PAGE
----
To actuate the valve, electric current is supplied through the terminal leads to the solenoid coil. The current establishes a magnetic field in the armature, which pulls the armature against the force of the spring to open or close the valve ball. An interruption in the current causes the magnetic field to collapse. This allows the spring to return the armature to its normal position.

To insure proper operation of the valve, the armature and sleeve must fit within a close tolerance of the bobbin. The bobbin must fit within a close tolerance of the flux return casing. Moreover, the annular flux ring, the flux return casing, the armature, and the valve seat member must make sufficient contact with one another to assure an optimal flux path.

A plurality of valves are usually mounted upon a hydraulic control unit. Each of the valves is controlled by a separate solenoid coil assembly. The coil assemblies are typically controlled by an electronic control unit. The electronic control unit is often coupled to the coil assemblies via a lead frame or printed circuit board that supports a plurality of coil assemblies. The lead frame or printed circuit board includes a pair of holes for receiving the terminals of each of the solenoid coil assemblies.

A problem exists with positioning the coil assemblies relative to respective valves due to manufacturing tolerances. For example, the terminals of a plurality of coil assemblies are connected to a lead frame or a multi-chip module. A plurality of valves are mounted upon by a hydraulic control unit. Each of the coil assemblies, though connected to the lead frame or multi-chip module, must align with a corresponding valve sleeve. This often requires that a certain amount of play or spacing exist between the coil assembly bobbins and the valve sleeves as a result of manufacturing tolerances. The play reduces the magnetic field established in the armature. In addition, an inability to control the position of the flux return casings relative to their respective valve seats may result in insufficient contact between the flux return casings and the valve seats. This further reduces the magnetic field established in the armature.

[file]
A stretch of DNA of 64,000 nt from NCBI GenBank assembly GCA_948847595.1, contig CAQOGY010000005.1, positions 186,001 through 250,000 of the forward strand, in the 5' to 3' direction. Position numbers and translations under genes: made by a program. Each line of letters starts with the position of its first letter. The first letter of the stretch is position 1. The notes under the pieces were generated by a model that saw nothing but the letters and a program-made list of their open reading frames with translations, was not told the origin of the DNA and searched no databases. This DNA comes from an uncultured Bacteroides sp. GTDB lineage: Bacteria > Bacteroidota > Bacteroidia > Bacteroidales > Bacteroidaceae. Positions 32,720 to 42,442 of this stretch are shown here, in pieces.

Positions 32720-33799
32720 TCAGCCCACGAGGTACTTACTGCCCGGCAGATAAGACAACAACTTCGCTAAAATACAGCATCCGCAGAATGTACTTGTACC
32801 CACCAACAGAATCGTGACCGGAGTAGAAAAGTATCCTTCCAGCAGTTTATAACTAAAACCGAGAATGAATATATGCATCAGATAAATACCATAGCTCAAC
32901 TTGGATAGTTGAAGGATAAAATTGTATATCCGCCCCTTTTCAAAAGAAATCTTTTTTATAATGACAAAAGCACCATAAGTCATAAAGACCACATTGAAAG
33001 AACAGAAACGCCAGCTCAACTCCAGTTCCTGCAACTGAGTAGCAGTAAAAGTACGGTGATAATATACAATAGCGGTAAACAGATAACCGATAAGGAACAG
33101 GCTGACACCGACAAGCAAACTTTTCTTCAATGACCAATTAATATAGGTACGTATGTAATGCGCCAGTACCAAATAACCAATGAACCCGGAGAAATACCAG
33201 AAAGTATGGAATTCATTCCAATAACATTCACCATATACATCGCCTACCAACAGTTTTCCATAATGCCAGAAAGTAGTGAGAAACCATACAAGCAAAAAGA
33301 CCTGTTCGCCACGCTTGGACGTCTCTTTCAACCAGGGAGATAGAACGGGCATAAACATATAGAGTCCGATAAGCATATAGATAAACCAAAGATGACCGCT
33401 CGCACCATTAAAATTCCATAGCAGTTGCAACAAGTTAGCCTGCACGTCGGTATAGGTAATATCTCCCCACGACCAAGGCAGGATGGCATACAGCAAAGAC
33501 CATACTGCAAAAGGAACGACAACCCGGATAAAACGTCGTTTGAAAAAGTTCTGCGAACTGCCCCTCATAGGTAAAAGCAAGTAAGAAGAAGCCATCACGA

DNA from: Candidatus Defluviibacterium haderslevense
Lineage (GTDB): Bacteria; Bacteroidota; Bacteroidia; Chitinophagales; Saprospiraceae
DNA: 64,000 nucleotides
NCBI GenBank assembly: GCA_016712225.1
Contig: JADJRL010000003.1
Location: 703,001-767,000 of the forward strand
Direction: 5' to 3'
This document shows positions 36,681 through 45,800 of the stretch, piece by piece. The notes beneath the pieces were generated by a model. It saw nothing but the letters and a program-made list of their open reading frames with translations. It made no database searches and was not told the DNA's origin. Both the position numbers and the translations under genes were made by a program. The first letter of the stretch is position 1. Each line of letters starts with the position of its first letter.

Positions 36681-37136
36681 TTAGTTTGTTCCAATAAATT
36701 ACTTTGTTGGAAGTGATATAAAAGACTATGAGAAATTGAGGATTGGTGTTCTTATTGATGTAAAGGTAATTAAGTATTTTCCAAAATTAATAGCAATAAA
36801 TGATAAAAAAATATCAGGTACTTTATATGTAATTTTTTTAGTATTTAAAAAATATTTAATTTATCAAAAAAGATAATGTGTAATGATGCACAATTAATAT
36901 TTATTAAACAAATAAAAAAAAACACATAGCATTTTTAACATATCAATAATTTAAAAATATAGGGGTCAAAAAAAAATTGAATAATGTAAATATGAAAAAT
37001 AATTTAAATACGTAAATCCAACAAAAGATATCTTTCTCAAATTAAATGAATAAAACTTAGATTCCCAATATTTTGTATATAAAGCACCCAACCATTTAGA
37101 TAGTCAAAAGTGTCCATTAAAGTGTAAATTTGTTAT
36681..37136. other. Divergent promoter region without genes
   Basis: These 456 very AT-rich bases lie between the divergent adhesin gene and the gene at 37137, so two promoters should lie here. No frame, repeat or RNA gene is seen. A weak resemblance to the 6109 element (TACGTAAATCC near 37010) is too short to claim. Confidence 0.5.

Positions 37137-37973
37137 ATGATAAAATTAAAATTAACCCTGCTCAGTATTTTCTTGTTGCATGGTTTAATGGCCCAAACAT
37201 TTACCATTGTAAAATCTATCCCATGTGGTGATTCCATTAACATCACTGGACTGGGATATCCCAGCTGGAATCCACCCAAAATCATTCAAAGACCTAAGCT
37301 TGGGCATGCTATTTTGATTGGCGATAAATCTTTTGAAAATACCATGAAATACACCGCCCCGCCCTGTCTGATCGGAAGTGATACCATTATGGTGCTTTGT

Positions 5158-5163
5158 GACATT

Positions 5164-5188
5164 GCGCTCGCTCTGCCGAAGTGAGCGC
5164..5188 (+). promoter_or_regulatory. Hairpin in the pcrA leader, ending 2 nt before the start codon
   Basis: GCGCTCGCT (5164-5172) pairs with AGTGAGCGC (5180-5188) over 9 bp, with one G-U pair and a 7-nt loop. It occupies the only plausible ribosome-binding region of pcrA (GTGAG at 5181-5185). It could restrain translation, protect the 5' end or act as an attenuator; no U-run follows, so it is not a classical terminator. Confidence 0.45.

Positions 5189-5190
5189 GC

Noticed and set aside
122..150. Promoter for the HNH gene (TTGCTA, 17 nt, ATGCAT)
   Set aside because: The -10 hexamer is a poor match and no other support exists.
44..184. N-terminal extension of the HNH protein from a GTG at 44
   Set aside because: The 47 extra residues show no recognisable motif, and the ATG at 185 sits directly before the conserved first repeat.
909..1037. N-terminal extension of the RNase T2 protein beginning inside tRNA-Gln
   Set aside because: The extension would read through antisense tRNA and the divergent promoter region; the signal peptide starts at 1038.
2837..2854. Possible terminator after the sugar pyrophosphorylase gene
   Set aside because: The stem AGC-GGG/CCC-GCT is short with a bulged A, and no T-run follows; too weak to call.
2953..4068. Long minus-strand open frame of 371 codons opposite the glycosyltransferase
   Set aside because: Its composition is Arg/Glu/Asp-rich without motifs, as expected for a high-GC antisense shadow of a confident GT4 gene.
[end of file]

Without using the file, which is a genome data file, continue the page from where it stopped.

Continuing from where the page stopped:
A coil assembly is needed that fits snuggly about the valve cartridge armature and that encounters minimal axial translation resulting from manufacturing tolerances to maximize the magnetic flux through the valve armature.

SUMMARY OF THE INVENTION

The present invention is directed toward a solenoid coil assembly that provides compensation for manufacturing tolerances.

The present invention contemplates a coil assembly that comprises a coil wound upon a bobbin. A pair of terminals is supported by the bobbin. The coil has a pair of lead wires, each of which is connected to one of the terminals. Each terminal is adapted to be coupled to an electronic control unit. The coil is enclosed at least in part by a flux return casing. At least one resilient member is arranged and configured to urge the bobbin and the casing axially downward.

The present invention also contemplates an electronic control unit that includes a housing adapted to be mounted upon a hydraulic valve body. A circuit substrate is mounted within the housing and a coil spacer is mounted upon the circuit substrate. The coil spacer includes at least one coil support ring having a resilient member extending in a radial direction from the edge of the ring into the center of the ring. A solenoid coil and flux casing assembly is mounted upon the coil spacer ring with the coil flexing the resilient member such that the resilient member urges the flux casing away from the coil spacer and toward the hydraulic valve body. In the preferred embodiment, the coil spacer also includes an electrical connector for at least one pressure sensor and an electrical connector for a pump motor.